Head-to-head comparison between endoscopic ultrasound guided lumen apposing metal stent and plastic stents for the treatment of pancreatic fluid collections: A systematic review and meta-analysis
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Aparicio, José Ramón
MetadataShow full item record
PublisherJohn Wiley and Sons Inc
JournalJournal of Hepato-Biliary-Pancreatic Sciences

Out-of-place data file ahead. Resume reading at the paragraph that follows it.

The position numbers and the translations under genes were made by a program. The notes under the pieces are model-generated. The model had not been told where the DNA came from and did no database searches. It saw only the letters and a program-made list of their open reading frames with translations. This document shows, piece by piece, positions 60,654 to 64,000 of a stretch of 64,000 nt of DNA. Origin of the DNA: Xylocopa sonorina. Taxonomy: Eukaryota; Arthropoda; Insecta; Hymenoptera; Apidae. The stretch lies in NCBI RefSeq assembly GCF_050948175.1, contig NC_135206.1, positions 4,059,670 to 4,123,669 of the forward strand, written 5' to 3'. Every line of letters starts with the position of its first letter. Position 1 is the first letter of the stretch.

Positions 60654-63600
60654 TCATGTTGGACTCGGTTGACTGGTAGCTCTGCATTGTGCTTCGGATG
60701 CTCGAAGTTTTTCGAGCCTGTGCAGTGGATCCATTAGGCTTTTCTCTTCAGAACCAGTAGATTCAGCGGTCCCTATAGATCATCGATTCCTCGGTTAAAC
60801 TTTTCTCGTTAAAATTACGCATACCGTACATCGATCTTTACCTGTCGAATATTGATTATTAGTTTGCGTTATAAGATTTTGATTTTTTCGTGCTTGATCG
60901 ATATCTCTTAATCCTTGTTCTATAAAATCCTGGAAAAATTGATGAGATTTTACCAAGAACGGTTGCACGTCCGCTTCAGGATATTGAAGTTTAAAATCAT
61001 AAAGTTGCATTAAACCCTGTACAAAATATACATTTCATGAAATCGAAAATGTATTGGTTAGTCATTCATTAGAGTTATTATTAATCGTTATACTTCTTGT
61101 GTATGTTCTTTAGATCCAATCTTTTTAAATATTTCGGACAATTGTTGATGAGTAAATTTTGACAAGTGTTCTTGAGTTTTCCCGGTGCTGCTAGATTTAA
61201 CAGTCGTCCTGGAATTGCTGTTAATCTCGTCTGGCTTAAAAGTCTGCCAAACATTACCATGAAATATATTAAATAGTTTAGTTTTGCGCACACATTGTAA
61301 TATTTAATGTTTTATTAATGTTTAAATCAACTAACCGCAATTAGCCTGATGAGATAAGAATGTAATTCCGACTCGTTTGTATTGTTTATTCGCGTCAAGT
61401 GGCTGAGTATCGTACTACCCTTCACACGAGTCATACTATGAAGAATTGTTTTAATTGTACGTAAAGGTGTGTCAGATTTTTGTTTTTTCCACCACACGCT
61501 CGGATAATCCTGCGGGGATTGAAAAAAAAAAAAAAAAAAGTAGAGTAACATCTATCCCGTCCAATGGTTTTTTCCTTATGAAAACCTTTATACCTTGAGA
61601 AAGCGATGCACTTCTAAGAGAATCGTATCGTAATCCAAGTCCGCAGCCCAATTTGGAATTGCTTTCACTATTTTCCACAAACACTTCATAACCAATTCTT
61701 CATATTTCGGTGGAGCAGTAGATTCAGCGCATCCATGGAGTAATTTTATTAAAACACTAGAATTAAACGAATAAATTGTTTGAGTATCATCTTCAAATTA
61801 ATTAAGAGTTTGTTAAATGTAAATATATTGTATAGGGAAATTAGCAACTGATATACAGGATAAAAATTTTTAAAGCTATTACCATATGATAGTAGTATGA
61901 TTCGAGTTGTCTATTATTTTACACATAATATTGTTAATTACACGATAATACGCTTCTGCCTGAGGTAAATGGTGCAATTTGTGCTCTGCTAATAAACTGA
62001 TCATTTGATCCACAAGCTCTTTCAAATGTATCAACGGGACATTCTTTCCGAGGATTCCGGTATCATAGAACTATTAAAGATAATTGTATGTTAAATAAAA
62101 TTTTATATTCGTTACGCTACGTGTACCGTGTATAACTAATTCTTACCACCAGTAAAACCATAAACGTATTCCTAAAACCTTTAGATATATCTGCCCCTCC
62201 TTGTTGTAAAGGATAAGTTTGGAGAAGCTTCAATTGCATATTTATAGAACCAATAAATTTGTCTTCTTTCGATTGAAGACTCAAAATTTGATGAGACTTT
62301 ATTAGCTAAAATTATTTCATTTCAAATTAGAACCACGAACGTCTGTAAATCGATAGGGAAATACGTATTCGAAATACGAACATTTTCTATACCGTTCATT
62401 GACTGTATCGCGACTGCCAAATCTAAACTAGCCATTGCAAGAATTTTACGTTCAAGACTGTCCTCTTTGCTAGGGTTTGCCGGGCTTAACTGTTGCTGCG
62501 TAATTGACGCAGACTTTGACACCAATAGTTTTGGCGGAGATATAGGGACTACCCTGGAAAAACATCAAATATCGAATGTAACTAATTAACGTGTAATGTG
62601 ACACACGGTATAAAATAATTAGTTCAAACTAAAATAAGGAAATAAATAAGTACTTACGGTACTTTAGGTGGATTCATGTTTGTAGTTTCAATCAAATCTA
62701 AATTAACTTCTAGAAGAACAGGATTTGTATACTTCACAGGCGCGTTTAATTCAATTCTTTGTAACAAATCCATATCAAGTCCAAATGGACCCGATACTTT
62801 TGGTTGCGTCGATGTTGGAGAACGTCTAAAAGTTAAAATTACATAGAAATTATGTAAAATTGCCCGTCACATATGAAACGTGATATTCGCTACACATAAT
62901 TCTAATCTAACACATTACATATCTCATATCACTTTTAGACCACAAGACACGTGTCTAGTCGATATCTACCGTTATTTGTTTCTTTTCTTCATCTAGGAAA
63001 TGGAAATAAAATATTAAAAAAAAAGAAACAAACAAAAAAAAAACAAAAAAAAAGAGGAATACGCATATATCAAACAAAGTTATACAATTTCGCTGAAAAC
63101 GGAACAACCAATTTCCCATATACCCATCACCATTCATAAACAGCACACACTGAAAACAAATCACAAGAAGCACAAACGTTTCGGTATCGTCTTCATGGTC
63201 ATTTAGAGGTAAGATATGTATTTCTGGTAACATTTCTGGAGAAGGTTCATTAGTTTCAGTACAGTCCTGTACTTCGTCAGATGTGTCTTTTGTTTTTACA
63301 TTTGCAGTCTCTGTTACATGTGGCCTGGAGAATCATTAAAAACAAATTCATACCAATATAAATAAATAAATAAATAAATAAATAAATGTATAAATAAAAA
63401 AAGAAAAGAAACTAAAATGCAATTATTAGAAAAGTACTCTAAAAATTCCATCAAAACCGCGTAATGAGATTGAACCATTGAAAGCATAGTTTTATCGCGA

AbstractBackground/Aims: Peripancreatic fluid collections (PFCs) result from acute or chronic pancreatic inflammation that suffers a rupture of its ducts. Currently, there exists three options for drainage or debridement of pancreatic pseudocysts and walled-off necrosis (WON). The traditional procedure is drainage by placing double pigtail plastic stents (DPPS); lumen-apposing metal stent (LAMS) has a biflanged design with a wide lumen that avoids occlusion with necrotic tissue, which is more common with DPPS and reduces the possibility of migration. We performed a systematic review and meta-analyses head-to-head, including only studies that compare the two main techniques to drainage of PFCs: LAMS vs DPPS. Methods: We conducted a systematic review in different databases, such as PubMed, OVID, Medline, and Cochrane Databases. This meta-analysis considers studies published from 2014 to 2020, including only studies that compare the two main techniques to drainage of PFCs: LAMS vs DPPS. Results: Thirteen studies were included in the meta-analyses. Only one of all studies was a randomized controlled trial. These studies comprise 1584 patients; 68.2% were male, and 31.8% were female. Six hundred sixty-three patients (41.9%) were treated with LAMS, and 921 (58.1%) were treated with DPPS. Six studies included only WON in their analysis, two included only pancreatic pseudocysts, and five studies included both pancreatic pseudocysts and WON. The technical success was similar in patients treated with LAMS and DPPS (97.6% vs 97.5%, respectively, P =.986, RR = 1.00 [95% CI 0.93-1.08]). The clinical success was similar in both groups (LAMS: 90.1% vs DPPS: 84.2%, P =.139, RR = 1.063 [95% CI 0.98-1.15]). Patients treated with LAMS had a lower complication rate than the DPPS groups, with a significant statistical difference (LAMS: 16.0% vs DPPS: 20.2%, P =.009, RR = 0.746 [95% CI 0.60-0.93]). Bleeding was the most common complication in the LAMS group (33 patients, [5.0%]), whereas infection was the most common complication in the DPPS group (56 patients, [6.1%]). The LAMS migration rate was lower than in the DPPS (0.9% vs 2.2%, respectively, P =.05). The mortality rate was similar in both groups, 0.6% in the LAMS group (four patients) and 0.4% in the DPPS group (four patients; P =.640). Conclusion: The PFCs drainage is an indication when persistent symptoms or PFCs-related complications exist. EUS guided drainage with LAMS has similar technical and clinical success to DPPS drainage for the management of PFCs. The technical and clinical success rates are high in both groups. However, LAMS drainage has a lower adverse events rate than DPPS drainage. More randomized controlled trials are needed to confirm the real advantage of LAMS drainage over DPPS drainage.
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